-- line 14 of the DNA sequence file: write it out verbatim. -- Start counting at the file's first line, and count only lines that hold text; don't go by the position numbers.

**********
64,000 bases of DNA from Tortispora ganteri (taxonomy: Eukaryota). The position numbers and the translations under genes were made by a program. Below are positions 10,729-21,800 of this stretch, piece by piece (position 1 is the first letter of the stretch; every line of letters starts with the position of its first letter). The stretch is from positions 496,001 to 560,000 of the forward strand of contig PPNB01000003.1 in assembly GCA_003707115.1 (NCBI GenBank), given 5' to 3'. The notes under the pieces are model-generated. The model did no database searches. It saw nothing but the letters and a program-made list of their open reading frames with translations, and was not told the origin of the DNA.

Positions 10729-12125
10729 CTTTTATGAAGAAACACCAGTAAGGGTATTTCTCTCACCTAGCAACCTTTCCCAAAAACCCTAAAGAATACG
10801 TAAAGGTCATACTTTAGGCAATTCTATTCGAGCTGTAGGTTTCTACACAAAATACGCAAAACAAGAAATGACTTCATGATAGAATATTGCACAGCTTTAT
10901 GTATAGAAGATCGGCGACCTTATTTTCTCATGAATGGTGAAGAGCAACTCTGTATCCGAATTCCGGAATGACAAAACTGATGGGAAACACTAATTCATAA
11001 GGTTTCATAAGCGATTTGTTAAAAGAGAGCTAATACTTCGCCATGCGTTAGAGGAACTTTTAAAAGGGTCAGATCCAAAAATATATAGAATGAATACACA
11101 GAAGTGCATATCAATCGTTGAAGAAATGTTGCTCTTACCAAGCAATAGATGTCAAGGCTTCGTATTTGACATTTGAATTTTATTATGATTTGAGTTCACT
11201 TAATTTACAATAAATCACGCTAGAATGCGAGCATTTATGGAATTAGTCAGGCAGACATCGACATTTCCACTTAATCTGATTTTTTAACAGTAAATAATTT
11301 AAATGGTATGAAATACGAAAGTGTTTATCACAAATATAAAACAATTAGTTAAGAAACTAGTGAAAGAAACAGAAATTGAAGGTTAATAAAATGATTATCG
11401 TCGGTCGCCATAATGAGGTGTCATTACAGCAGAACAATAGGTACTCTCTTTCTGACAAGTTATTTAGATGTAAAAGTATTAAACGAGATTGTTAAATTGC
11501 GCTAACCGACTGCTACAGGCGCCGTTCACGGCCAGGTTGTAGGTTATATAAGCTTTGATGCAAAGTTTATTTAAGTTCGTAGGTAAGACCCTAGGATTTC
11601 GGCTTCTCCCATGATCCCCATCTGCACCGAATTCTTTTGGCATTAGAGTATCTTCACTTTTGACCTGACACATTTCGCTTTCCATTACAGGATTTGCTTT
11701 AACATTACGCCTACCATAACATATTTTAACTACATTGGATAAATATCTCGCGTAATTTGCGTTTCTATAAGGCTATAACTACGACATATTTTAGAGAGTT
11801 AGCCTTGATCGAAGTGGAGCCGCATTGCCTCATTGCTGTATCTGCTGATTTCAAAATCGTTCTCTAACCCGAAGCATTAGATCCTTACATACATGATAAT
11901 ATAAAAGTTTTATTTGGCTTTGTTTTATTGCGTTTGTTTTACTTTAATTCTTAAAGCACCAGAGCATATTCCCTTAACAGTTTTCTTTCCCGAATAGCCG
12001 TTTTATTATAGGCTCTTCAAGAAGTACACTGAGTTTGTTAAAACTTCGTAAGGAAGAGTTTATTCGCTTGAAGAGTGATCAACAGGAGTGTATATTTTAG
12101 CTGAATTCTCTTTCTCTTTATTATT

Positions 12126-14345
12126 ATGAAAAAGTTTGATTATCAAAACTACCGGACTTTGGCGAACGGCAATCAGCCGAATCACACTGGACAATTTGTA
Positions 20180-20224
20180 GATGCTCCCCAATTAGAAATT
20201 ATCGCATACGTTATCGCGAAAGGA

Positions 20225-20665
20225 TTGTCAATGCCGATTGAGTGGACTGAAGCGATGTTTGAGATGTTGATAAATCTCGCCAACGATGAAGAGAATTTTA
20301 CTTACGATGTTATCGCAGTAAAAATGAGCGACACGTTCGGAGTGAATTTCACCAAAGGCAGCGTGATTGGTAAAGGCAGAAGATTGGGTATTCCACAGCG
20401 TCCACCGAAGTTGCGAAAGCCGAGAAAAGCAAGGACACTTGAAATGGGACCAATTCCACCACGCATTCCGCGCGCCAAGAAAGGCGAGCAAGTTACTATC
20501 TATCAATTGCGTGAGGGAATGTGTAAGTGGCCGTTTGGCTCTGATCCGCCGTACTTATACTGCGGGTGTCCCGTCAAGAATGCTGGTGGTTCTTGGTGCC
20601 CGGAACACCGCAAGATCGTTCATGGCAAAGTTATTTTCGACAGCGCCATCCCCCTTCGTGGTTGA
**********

11801 AGCCTTGATCGAAGTGGAGCCGCATTGCCTCATTGCTGTATCTGCTGATTTCAAAATCGTTCTCTAACCCGAAGCATTAGATCCTTACATACATGATAAT